South American Mountain Running Championships

The South American Mountain Running Championships (Spanish: Campeonatos Sudamericanos de Carreras de Montaña) is an annual Mountain running competition organized by CONSUDATLE for athletes representing the countries of its member associations. The event was established in 2006.

WMRA World Cup

The WMRA World Cup is an annual series of mountain running competitions organised by the World Mountain Running Association (WMRA) that runs from around May to October. Athletes are awarded points for each performance on the tour. Its predecessor was the Alpine Grand Prix, a 1997 formation including four European races in the Alps region. It formally became the WMRA Grand Prix in 1999 and subsequently expanded to six races in 2001. It reverted to four races in 2007 and from 2008 onwards began to vary between five and seven races. The competition took its current title World Cup in 2014.

World Long Distance Mountain Running Championships

The World Long Distance Mountain Running Championships (from 2004 up to 2014 the name was World Long Distance Mountain Running Challenge), is an annual international mountain running competition organised by the World Mountain Running Association (WMRA).

The race is a one-day long-distance running contest for both sexes which has individual and national team aspects. The host for the event changes on an annual basis, with the minimum requirements for the challenge being that the course is no longer than 45 kilometres (28 mi) in distance, includes an uphill ascent of at least 1.6 km (1 mile), and has a rough duration of between one hour and forty-five minutes and four hours for the elite men. The challenge does not take place on specially-made courses, but rather it is incorporated into pre-existing, traditional races.The competition was first held in 2004 on a course from Sierre to Zinal. Since its inception, the challenge has been hosted at competitions including the Three Peaks Race in the United Kingdom, Switzerland's Jungfrau Marathon, and the Pikes Peak Marathon in the United States. The event has significant variance in its level of participation: the 2007 race at the Jungfrau Marathon attracted over 4200 runners of fifty nationalities, while at the 2011 of the competition there were 405 runners representing a total of 18 countries.The 2013 version hosted by the Maraton Karkonoski in Poland, showcased 700 athletes from 22 countries and 16 WMRA Athletic Federation countries. The men's race was won by Mitja Kosovelj of Slovenia in 3:07:36. The women's race was won by Antonella Confortola of Italy in 3:44:51. Italy took Gold in both the men's and women's team competitions.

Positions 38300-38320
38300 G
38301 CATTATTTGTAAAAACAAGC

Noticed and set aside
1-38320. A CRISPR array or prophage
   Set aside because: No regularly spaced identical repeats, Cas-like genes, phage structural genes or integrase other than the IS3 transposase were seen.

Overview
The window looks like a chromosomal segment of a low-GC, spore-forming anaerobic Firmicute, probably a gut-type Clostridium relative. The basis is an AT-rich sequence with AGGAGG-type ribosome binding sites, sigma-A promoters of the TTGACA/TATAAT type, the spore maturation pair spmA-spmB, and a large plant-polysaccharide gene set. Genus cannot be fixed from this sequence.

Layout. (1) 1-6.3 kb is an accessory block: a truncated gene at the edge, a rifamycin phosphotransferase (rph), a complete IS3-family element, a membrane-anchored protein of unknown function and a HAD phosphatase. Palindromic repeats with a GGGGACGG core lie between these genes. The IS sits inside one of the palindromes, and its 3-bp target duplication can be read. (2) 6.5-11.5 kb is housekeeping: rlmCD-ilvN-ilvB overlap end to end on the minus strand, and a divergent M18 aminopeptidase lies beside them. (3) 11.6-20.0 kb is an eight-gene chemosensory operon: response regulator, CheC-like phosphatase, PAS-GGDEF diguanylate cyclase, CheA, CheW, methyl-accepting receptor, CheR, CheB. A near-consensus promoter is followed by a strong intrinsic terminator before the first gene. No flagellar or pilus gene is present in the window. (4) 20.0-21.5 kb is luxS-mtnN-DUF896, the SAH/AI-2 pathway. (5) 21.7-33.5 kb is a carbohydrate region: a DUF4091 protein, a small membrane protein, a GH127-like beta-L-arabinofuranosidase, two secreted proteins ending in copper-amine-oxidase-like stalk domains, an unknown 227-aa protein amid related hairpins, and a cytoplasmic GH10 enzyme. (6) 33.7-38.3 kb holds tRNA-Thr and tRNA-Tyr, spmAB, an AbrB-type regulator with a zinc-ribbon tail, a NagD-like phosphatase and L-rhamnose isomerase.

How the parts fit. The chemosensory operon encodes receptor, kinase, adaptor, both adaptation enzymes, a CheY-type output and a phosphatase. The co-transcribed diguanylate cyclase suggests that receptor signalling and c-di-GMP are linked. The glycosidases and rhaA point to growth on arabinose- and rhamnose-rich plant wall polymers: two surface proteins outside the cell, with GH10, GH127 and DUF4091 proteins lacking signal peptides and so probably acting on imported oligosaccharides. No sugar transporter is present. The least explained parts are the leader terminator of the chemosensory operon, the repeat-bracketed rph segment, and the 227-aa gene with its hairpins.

World Mountain Running Association

The World Mountain Running Association (WMRA) is the global governing body of mountain running.

For IAAF purposes, mountain running takes place on terrain that is mainly off-road, but if there is significant elevation gain on the route, surfaced roads may be used. Courses involve considerable amounts of ascent (for mainly uphill races), or both ascent and descent (for up and down races with the start and finish at similar heights). The average incline is normally between five and twenty per cent. Courses are clearly marked and should avoid dangerous sections.

World Mountain Running Championships

The World Mountain Running Championships (World Mountain Running Trophy until 2008), is an international mountain running competition contested by athletes of the members of WMRA, World Mountain Running Association, the sport's global governing body.

The championships include a senior men, senior women, junior men and women events and the team events of these races.

It was first held in 1985 as the World Mountain Running Trophy before obtaining its current moniker in 2009.